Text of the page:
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088-Mrs. Wilkinson and the Lyrebird

By Greg and Sharon Ross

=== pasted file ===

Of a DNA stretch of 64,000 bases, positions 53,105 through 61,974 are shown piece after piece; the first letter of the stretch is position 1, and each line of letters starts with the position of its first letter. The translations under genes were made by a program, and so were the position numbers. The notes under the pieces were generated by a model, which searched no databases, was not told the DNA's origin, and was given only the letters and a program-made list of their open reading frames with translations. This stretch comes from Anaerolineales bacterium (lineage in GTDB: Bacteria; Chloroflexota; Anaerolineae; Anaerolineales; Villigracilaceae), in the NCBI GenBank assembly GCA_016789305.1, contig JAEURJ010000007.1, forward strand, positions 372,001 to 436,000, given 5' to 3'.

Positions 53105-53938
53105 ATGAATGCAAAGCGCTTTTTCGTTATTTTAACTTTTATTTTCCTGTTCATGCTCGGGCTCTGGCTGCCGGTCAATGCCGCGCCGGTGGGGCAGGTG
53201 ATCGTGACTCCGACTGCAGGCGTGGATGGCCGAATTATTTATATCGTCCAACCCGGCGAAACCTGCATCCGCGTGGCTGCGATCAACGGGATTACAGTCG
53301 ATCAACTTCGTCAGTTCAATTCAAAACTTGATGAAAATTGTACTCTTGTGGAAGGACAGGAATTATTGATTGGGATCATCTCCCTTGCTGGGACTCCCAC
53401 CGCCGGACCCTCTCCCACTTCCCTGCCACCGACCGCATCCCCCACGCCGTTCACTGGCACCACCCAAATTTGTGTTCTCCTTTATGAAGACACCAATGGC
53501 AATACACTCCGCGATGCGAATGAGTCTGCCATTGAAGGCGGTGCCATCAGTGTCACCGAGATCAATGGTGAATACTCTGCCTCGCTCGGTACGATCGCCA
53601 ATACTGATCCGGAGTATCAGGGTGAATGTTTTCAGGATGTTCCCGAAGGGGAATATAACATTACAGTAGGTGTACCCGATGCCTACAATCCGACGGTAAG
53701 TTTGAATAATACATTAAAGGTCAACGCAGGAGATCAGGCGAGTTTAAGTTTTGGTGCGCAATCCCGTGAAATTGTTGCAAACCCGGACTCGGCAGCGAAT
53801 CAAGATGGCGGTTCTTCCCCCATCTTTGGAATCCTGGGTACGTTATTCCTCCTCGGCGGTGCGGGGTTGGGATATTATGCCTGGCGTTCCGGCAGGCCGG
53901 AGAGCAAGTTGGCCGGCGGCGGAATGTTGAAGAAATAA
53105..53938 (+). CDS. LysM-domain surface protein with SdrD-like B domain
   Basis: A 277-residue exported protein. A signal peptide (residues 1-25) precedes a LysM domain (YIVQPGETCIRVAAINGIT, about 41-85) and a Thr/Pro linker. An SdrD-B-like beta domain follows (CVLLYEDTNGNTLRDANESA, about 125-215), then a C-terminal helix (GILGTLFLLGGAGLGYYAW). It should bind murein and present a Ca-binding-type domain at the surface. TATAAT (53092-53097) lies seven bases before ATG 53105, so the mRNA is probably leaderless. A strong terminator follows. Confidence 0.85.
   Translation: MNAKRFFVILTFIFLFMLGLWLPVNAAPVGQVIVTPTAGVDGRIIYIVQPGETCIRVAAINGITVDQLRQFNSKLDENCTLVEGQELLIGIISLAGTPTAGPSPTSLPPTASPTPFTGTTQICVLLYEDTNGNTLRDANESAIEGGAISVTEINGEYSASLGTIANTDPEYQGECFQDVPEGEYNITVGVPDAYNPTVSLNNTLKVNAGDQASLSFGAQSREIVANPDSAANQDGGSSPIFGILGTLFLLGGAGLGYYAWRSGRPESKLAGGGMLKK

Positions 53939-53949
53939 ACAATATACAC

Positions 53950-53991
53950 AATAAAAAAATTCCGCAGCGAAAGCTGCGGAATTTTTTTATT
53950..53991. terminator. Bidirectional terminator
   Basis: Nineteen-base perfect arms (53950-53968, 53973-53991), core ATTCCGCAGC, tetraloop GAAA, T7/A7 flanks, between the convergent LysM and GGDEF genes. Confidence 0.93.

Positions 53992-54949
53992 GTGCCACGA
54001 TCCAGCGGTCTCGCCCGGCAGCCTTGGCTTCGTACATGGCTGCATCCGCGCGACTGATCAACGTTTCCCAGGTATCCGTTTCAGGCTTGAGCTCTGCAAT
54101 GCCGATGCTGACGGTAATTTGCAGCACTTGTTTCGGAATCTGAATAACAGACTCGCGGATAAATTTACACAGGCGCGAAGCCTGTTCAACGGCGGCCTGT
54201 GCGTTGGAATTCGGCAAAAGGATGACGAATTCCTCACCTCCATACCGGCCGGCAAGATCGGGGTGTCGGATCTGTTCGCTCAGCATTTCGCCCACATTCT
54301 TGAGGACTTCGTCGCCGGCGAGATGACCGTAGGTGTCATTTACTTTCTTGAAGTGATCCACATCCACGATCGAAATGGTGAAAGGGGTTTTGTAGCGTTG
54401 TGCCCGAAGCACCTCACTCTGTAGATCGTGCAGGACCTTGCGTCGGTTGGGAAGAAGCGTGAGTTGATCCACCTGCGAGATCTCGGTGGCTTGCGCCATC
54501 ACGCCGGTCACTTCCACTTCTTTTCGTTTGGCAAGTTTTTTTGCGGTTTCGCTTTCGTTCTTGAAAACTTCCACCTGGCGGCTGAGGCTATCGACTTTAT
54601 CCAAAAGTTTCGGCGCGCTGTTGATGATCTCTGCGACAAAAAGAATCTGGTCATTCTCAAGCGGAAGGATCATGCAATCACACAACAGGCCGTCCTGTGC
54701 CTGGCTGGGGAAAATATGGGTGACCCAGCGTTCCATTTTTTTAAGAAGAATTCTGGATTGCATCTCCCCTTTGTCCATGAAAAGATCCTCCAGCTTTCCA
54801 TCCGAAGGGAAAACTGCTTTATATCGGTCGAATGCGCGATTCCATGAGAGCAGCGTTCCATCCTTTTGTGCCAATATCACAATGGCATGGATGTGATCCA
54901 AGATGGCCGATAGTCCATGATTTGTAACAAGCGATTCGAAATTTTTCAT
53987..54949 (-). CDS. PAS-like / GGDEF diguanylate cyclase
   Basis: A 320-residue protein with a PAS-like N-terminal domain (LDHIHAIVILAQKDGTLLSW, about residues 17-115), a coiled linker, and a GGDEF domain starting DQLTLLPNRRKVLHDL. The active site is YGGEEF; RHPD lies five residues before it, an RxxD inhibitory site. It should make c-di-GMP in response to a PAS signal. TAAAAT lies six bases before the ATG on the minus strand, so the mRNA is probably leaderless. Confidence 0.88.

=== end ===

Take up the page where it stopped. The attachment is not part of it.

Almost nothing was known about Australia's elusive lyrebird until 1930, when an elderly widow named Edith Wilkinson encountered one on her garden path one February morning. In this week's episode of the Futility Closet podcast we'll follow the curious friendship that evolved between Wilkinson and "James," which led to an explosion of knowledge about his reclusive species. We'll also learn how Seattle literally remade itself in the early 20th century and puzzle over why a prolific actress was never paid for her work. Please consider becoming a patron of Futility Closet -- on our Patreon page you can pledge any amount per episode, and all contributions are greatly appreciated. You can change or cancel your pledge at any time, and we've set up some rewards to help thank you for your support. You can also make a one-time donation via the Donate button in the sidebar of the Futility Closet website. Sources for our feature on Edith Wilkinson and James: Ambrose Pratt, The Lore of the Lyrebird, 1933. Nicolae Sfetcu, The Birds' World, 2014. Jackie Kerin, Lyrebird! a True Story, 2012. "A.P.", "A Miracle of the Dandenongs," The Age, Feb. 13, 1932. A response from a reader. Anna Verona Dorris, "The Proud Aristocrat of Birdland," New Outlook, July-August 1956. Here's the full lyrebird video we excerpted on the show: More lyrebirds mimicking human technology on Futility Closet. Listener mail: Chicago links: "The Colorful Front-Gabled Italianate Homes at Damen and 33rd," Chicago Patterns (accessed Jan. 1, 2016). John McCarron, "Pilsen Comes Together to Preserve and Build," LISC Chicago's New Communities Program, May 3, 2007 (accessed Jan. 1, 2016). Down to Earth: 9 Stories Above Pilsen (accessed Jan. 1, 2016). Seattle links: A spite mound. The Denny regrade, 1909. Wikipedia, "Regrading in Seattle" (accessed Jan. 1, 2016). Matthew W. Klingle, "Reclaiming Nature: Flattening Hills and Digging Waterways in Seattle," in Building Nature: Topics in the Environmental History of Seattle and Spokane: A Curriculum Project for Washington Schools, Center for the Study of the Pacific Northwest, University of Washington Department of History (accessed Jan. 1, 2016). This week's lateral thinking puzzle is adapted from "Detective Shadow's" 2000 book Lateral Mindtrap Puzzles. Here's a corroborating link (don't click until you've listened to the episode). You can listen using the player above, download this episode directly, or subscribe on iTunes or via the RSS feed at http://feedpress.me/futilitycloset. Many thanks to Doug Ross for the music in this episode. If you have any questions or comments you can reach us at podcast@futilitycloset.com. Thanks for listening!

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